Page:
Junior Nationals head into their final day in Irvine today, with the last four Junior National titles for each gender up for grabs. This morning’s prelims will be relatively quick, with just the 200 IM and 50 freestyle races going off. Early heats of the girls 1500 and boys 800 will take place this afternoon, and the 4×100 medley relays will be added to the lineup tonight.
400 IM winner Kim Williams leads the girls 200 IM field into action, with NBAC’s Heidi Miller in tow. Also highly-seeded in that race is Allie Szekely, who put up the top time in prelims of the 200 breast but was disqualified, apparently for some sort of pullout infraction.
On the boys side, another swimmer will look for redemption from a 200 breast DQ – national high school record-holder Curtis Ogren is the top seed in the boys 200 IM after being disqualified out of the A final last night.
Carmel’s Amy Bilquist goes for her third win in the 50 free today, sitting first a day after winning the 100 back in a touchout. On the boys side, Caeleb Dressel is set to make his 2014 Juniors debut, the top seed ahead of 100 back champ Michael Andrew. This one is a really loaded field, featuring names like Auburn commit Jacob Molacek, 16-year-old Arizona speedster Ryan Hoffer, 100/200/400 free winner Townley Haasand Terrapins star Justin Lynch.
Check out our prelims preview here and keep refreshing this page for event-by-event updates all morning.
2014 US Junior National Championships
- Live results
- Live stream
- Wednesday, July 30-Sunday, August 3
- Irvine, CA – William Woollett, Jr. Aquatic Center
- Prelims 9AM/Finals 6PM Pacific Time
- Day 5 Heat Sheets
- Day 4 Timeline
Girls 200 IM
Allie Szekely had the first big swim of the day to nab the top seed in the girls 200 IM. Dropping a tenth from her lifetime-best, Szekely went 2:15.80 and sits first by almost two seconds heading into tonight’s final. You could see this one setting up, as Szekely, typically known as a breaststroker, has really been tearing up the backstroke races in Irvine so far this week. She split 33.4 on backstroke and just 40.03 on breast – she’ll likely try to move that split down into the sub-40 range tonight as she’ll be pushed a bit more late in the race.
Liz Zeiger out of New England took the second finals spot, beating top-seeded Kim Williams in the final heat. Zeiger, swimming unattached though she’s typically a part of Bluefish, went 2:17.66, a drop of four tenths.
Lauren Barber of the JCC Waves is the third seed heading into finals, blasting a big 39.6 breaststroke leg to come in just a tenth behind Zeiger at 2:17.76. Williams was just behind that, going 2:17.80 this morning, though her freestyle split of 33 might suggest she was saving something for the final.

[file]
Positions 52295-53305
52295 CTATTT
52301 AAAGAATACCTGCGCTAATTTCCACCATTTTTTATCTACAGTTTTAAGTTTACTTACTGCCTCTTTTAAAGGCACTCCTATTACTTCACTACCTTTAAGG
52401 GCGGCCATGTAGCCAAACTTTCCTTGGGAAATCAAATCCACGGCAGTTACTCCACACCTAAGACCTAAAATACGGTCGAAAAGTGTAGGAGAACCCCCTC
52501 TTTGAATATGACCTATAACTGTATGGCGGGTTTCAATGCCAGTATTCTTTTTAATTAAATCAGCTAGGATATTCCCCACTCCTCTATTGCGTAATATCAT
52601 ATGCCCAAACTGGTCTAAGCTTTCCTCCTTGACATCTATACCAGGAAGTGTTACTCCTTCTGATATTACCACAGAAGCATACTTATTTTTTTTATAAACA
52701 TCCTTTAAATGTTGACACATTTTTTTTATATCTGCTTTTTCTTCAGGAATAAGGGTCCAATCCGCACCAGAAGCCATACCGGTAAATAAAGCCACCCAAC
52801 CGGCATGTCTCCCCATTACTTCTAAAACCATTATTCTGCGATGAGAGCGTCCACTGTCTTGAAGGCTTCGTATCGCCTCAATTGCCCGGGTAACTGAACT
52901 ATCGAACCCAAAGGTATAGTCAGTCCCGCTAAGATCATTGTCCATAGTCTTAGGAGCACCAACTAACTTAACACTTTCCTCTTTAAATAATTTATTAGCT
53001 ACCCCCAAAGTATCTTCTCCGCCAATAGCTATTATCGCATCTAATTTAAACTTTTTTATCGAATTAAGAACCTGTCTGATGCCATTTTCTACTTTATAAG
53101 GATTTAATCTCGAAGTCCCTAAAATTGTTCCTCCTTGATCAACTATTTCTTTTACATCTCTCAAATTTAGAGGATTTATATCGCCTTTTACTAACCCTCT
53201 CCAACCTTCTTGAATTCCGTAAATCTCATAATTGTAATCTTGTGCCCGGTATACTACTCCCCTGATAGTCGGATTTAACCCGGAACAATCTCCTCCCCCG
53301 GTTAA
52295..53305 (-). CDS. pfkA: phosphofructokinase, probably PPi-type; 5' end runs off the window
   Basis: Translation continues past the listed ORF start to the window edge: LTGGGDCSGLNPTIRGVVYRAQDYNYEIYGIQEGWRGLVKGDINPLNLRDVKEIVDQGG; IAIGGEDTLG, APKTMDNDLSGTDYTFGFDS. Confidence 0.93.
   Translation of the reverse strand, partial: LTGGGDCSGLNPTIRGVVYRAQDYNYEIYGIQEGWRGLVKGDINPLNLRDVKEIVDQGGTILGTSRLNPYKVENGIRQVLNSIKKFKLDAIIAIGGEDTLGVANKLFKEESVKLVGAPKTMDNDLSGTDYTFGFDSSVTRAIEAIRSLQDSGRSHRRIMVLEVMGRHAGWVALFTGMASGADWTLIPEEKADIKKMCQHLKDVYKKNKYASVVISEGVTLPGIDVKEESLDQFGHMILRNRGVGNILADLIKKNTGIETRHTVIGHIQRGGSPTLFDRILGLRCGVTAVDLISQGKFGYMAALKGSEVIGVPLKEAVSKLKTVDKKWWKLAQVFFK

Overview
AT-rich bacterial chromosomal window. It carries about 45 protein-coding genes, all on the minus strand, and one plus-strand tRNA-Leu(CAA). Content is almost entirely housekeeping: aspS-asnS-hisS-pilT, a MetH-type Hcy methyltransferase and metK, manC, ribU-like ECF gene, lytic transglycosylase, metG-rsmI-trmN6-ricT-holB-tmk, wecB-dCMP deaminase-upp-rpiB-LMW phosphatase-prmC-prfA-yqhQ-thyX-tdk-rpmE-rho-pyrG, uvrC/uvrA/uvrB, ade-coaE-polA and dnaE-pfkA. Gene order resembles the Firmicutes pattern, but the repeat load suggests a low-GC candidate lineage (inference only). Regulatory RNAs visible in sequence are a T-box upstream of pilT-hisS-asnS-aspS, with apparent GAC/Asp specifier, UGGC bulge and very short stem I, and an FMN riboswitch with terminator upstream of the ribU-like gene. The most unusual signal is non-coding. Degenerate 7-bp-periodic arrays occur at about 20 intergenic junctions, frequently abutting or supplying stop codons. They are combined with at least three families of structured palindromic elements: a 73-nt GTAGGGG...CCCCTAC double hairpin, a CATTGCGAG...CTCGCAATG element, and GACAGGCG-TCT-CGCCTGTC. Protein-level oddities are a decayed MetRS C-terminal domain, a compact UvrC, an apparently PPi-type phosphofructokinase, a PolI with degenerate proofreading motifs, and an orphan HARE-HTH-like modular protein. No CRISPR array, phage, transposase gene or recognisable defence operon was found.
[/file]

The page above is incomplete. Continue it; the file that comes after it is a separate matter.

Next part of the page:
Iowa Flyers 14-year-old Ruby Martin went 2:18.13, as she’ll become the youngest swimmer in the championship final tonight. Lakeside (Kentucky)’s Leah Stevens and North Baltimore’s Heidi Miller finished just .01 apart, with Stevens holding the 6th seed at 2:18.52 and Miller 7th at 2:18.53. The final transfer spot the A final went to Miranda Tucker, who busted a 38.9 split on the breaststroke leg, the fastest of the entire field on that stroke. Tucker was 2:18.83. Cal commit Maija Roses leads the B final, going 2:19.20 for that spot.
Boys 200 IM
Curtis Ogren came into prelims with the top seed, and he’ll do the same for finals after going 2:02.64 this morning. Ogren is one of the top incoming IMers to the NCAA, and dropped another eight tenths off his best in this race. He’ll take a middle lane alongside Austin Van Overdam of Cypress Fairbanks tonight. Van Overdam was 2:03.89 for the second seed.
Fresh off his first Junior National title last night, Michael Andrew is the third seed here for Indie Swimming, going 2:04.44. Andrew has been as fast as 2:04.13 in the past, so look for him to try cracking 2:03 tonight in chasing down the top two seeds. He went out very fast this morning, with the top butterfly split overall at 26.30.
Cascade’s Abrahm DeVine is just .05 back, going 2:04.49 this morning, a drop of almost a second from his seed. Behind him are Alex Lebed (2:04.80) and Anthony Marcantonio (2:04.85), tightly bunched in spots 5 and 6.